On-line bill pay is coming, no fall cleanup

Cathy Decker/Staff reporter

Customers of The City of Aledo will soon be able to pay their utility bills on-line, City Administrator Janice Green told the Aledo City Council at Monday night’s Oct. 5, 2009 meeting. “We have one step to make that happen,” she said.

The city’s web site,, tells about city services and also publishes meeting agendas prior to city council meetings.

The council also discussed the fact that there is no fall cleanup budgeted this year.

“How come we’re not having it?” asked Alderman Dick Hunter. “There are not too many (city) services that the public benefits from,” he added.

 Alderman Rich Maynard wanted to know if the city could purchase some large dumpsters, to put up for fall cleaning, but no action was taken along those lines.

Public Works Director Steve Moller said that large dumpsters would cost the city $305 apiece. “It was an administrative decision at that time (to not have a fall cleanup).”

“I always felt that $10,000 was a lot to spend,” said Maynard.

“I suppose it is an awful lot of money,” said Moller. He said that he has heard that areas outside the city limits have begun to take on a lot of debris.

Alderman Randy Mattson said, “A lot of stuff that gets picked up (during city cleanup days) isn’t from the city,”

Moller said that there has also been talk about recycling being cut back. “Paint and e-waste is looking like it might be going away.” Recyckers are no longer accepting glass.

Green told the council that there has been more interest in Tax Increment Financing, with several more applications given out. The TIF committee is holding a meeting at 6 p.m. on Wednesday, Oct. 14. Alderman Rich Maynard suggested the committee “might want to talk about parameters (limits) for TIF.”

The council will also begin working on next year’s budget, with the city administrator. Budget workshops are set for 5:30 p.m. Oct. 20 (Tuesday) and Oct. 22 (Thursday).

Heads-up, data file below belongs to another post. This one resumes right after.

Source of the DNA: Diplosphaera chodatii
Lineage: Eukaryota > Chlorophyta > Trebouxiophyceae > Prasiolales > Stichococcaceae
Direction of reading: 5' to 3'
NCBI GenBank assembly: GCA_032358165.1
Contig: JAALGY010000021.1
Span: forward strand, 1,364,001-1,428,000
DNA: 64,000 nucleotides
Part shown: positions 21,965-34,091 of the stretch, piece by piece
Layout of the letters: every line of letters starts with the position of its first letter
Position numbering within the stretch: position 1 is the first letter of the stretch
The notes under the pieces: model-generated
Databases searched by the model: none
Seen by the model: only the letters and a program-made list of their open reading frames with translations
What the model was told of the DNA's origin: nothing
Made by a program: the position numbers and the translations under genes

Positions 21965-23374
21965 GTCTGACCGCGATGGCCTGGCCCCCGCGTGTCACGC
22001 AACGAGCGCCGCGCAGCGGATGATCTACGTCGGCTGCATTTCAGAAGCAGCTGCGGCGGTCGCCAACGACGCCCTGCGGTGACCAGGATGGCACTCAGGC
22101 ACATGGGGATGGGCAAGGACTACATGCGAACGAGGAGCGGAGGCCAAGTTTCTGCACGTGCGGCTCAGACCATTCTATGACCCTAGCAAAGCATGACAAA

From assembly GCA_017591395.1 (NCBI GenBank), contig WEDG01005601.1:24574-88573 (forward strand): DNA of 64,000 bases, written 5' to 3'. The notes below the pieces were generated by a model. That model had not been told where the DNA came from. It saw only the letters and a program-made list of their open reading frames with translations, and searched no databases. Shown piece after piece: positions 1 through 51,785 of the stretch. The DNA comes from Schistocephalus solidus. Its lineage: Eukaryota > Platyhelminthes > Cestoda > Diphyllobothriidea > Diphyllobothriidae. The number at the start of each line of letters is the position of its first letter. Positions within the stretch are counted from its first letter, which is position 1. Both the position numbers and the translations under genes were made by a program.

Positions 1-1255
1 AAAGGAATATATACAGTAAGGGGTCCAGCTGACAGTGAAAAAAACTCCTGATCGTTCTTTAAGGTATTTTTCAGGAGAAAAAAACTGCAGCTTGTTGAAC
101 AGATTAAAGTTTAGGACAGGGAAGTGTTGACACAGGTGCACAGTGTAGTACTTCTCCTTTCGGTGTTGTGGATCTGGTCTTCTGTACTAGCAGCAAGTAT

Public Works Director Moller spoke about a drainage issue brought to him by Matt Jungmann, who lives at 1003 NE 3rd Ave. “There is a drainage problem throughout Sponsler’s addition,” he said. A 10-foot easement through a dry dam area underneath 5th Avenue is part of the problem. There was a letter of understanding signed in 1989 between the city and residents of Sponsler’s, according to Moller. There is eight-inch drain tile that goes to a creek line. “In June we dye tested. Our water was flowing to the eight-inch drain tile,” he said. The amount of rain this year has led to the soil being supersaturated. “We have been monitoring that area,” said Moller.

He said that part of the problem might be that the earth has shifted there. “The line is flowing there. I understand Mr. Jungmann’s concern. It’s just a low lying area there. It’s doing what it’s supposed to do,” he added.

One solution might be cleaning out the dry dam, according to Moller. “We haven’t cleaned that dry dam out for 20 years,” he said. He wants to get the area down to a rock bottom. “So far this year we’ve cleaned it out three times.”